Pin colonnaire [French], Cook's pine, New Caledonia pine, 柱状南洋杉 [Chinese] (Farjon et al. 2017).
"A narrowly conical tree to 60 m. tall. Trunk clear, then later with numerous short shoots. Bark gray, papery, exfoliating in thin strips. Branchlets cord-like, growing in one plane, 9-10 mm. In diameter. Juvenile leaves needle-like, imbricate, lanceolate, 4-7 mm. long by 2-3 mm. wide, apex incurved. Adult leaves scale-like imbricate, triangular, acuminate, obtuse, midrib faint, 5-7 mm. long by 3-5 mm. wide, apex incurved. Male cone oblong-cylindrical, 5-10 cm. long by 15-22 mm. wide; scales triangular, finely teethed, pollen sacs 10; microsporophylls cuspidate. Female cone 10-15 cm. long by 7-11 cm. wide, with short bracts to 7 mm. long. Seeds 3-3.5 cm. long, nut ovate, wings broadly rounded. Germination epigeal" (Silba 1986).
New Caledonia: Grande Terre (Province Sud), Isle of Pines, Loyalty Islands. On Grande Terre, it occurs along the SE and S coast from the Baie de Kouakoué to the Baie de Prony at the southern end of the island, and on the Ile Porc Epic near Nouméa. By the time of European arrival, it had been extensively planted by Polynesians on the Isle of Pines and the Loyalty Islands, where it is found on the Iles Ouvéa, Lifou and Maré. It is possible that the isolated population at Baie des Tortues on the SW coast was also introduced, likewise the outlying populations at Chesterfield Reefs and in Vanuatu (Aneityum). This species is littoral, and naturally established populations do not occur naturally more than 100 m from the beaches (Farjon et al. 2017).
Zone 10 (cold hardiness limit between -1°C and +4.4°C) (Bannister and Neuner 2001). In my experience, it is among the most common ornamental araucarias encountered in climates - such as Hawaii, New Zealand's north island, Queensland, southern California and Mexico - that are warm enough to support it.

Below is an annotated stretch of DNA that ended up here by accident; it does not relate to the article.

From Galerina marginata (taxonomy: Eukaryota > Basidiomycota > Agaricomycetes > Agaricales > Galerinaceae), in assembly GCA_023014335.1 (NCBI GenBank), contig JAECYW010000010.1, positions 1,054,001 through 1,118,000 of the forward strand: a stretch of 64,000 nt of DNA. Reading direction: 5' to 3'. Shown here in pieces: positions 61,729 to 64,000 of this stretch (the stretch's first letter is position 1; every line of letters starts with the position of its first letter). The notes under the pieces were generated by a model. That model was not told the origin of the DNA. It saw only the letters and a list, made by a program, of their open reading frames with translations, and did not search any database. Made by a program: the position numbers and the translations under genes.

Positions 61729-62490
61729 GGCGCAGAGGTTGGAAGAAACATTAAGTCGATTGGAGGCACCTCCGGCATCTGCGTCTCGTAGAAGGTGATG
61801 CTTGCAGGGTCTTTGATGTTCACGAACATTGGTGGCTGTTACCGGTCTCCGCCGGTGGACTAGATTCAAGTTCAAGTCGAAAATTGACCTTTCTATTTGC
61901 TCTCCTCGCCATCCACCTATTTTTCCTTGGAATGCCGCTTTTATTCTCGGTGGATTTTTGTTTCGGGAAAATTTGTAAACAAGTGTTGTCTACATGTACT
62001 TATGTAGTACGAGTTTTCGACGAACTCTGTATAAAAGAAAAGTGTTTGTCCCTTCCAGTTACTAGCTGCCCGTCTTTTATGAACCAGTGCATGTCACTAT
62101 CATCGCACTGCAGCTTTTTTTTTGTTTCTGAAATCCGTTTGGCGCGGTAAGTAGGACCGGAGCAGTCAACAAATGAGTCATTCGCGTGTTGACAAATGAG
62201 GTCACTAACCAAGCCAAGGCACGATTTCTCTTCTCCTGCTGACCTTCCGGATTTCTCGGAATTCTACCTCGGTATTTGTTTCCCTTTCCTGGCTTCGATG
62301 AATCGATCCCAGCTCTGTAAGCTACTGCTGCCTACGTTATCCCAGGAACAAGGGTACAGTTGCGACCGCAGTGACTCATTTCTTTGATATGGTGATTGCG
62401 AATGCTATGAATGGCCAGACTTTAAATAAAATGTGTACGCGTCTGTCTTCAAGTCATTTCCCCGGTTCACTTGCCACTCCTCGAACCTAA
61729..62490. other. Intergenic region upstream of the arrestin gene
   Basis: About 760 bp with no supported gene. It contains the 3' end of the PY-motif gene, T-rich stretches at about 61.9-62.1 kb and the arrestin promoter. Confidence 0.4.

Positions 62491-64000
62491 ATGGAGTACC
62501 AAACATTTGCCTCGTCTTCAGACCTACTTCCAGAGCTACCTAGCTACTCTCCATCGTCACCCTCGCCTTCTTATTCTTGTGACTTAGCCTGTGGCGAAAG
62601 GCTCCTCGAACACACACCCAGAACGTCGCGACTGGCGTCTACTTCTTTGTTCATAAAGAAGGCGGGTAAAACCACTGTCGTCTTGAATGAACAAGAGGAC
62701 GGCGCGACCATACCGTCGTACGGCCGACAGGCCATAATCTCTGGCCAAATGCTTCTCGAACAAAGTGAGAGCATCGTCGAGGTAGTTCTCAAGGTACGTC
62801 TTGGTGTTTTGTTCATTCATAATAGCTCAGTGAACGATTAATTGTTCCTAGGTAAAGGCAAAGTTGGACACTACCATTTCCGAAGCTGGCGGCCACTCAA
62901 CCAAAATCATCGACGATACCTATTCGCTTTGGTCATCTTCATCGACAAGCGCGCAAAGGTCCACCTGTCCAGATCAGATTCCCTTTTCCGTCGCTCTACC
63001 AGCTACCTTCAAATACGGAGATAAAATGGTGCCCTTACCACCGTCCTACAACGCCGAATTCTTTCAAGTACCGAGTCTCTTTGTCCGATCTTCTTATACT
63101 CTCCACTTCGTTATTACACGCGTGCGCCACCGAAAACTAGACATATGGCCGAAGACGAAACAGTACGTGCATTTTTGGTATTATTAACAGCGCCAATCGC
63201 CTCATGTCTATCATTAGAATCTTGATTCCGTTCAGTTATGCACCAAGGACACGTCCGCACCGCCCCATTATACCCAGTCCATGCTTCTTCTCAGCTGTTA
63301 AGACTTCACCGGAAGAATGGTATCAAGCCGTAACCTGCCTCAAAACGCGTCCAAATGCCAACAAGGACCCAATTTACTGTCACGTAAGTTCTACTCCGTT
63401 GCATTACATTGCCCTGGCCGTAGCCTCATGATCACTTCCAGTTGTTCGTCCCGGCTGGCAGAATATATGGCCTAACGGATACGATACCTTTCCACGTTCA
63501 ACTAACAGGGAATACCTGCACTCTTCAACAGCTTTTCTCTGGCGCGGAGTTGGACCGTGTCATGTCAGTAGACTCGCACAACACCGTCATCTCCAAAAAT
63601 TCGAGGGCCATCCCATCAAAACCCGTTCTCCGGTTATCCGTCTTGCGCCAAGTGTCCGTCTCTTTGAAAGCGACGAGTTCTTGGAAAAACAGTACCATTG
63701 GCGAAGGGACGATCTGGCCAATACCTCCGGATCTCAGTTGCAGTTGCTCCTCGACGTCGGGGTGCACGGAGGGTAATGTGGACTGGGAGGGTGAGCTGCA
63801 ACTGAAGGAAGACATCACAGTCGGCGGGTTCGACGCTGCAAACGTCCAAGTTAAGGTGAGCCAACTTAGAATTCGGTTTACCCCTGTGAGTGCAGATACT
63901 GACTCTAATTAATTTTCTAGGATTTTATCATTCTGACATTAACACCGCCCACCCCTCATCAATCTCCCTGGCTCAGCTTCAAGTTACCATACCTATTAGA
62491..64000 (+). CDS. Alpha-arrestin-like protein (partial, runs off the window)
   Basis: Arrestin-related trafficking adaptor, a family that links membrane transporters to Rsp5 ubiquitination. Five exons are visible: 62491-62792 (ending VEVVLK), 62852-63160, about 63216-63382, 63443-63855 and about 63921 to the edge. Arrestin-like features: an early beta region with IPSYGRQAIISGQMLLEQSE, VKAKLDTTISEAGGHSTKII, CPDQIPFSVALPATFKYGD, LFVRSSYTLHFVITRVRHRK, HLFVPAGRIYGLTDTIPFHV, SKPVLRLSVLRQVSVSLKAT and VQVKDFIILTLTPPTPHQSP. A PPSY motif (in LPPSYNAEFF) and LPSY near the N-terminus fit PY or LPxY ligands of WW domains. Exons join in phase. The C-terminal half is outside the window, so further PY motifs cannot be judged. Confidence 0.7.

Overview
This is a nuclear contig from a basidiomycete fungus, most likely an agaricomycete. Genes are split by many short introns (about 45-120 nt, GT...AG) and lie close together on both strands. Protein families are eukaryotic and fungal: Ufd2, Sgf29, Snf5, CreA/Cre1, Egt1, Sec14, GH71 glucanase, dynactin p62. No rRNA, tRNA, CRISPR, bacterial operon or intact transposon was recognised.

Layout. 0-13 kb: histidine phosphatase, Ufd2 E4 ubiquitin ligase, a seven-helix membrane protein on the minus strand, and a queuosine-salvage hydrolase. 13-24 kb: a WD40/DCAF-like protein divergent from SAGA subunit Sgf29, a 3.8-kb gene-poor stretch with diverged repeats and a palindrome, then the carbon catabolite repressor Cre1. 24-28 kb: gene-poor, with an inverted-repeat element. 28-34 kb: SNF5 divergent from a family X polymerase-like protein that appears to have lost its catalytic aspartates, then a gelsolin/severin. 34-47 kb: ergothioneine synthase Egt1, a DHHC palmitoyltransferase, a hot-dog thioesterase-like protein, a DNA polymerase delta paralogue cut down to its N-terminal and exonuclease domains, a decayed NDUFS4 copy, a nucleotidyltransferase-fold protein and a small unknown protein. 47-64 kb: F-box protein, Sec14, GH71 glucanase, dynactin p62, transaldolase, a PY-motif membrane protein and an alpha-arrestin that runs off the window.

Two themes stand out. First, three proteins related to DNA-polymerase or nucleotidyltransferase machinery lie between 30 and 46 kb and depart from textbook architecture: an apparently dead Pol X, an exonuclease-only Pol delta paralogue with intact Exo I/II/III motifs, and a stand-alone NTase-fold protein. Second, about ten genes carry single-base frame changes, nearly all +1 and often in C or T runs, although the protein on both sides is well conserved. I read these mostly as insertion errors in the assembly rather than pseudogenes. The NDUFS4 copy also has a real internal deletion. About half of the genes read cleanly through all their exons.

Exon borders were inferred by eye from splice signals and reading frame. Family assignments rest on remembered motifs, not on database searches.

The IUCN reports that the population status is stable.
There is a specimen growing as an ornamental at the Tedeschi Winery in Ulupalakua on Maui, Hawaii, that is 48.8 m tall with a dbh of 120 cm (Robert Van Pelt e-mail 1998.03.18).
Have only found one study, exploring its use as a lead indicator (Medeiros et al. 2008).
A. columnaris was first discovered to Europeans on Captain Cook's second voyage, "on that extremity of New Caledonia, called Queen Charlotte's Foreland, and on a small neighbouring Island, named by Captain Cook Botany Island, which is a mere sand bank .... also on another island, called by our voyagers the Isle of Pines, from its being almost covered with the above mentioned tree" (Lambert 1806, as cited by Farjon et al. 2017).
Farjon, A., M. Gardner M. and P. Thomas. 2017. Conifer Database (version Jan 2014). In: Roskov et al. (eds.), Species 2000 & ITIS Catalogue of Life. http://www.catalogueoflife.org/col/details/species/id/18158588, accessed 2017.04.16.
Medeiros, J. G. S., M. Tomazello, F. J. Krug and A. E. S. Vives. 2008. Tree-ring characterization of Araucaria columnaris Hook. and its applicability as a lead indicator in environmental monitoring. Dendrochronologia 26(3):165-171.
Association Endemia, a site devoted to New Caledonian species. Has excellent photos, a range map, and other information. In French.
The PROTA database account for this species (accessed 2015.02.01). PROTA accounts are focused on commercial forest uses in Africa, and typically include photographs, drawings, names, distribution, and a variety of information relevant to management of the species.
Last Modified 2017-04-16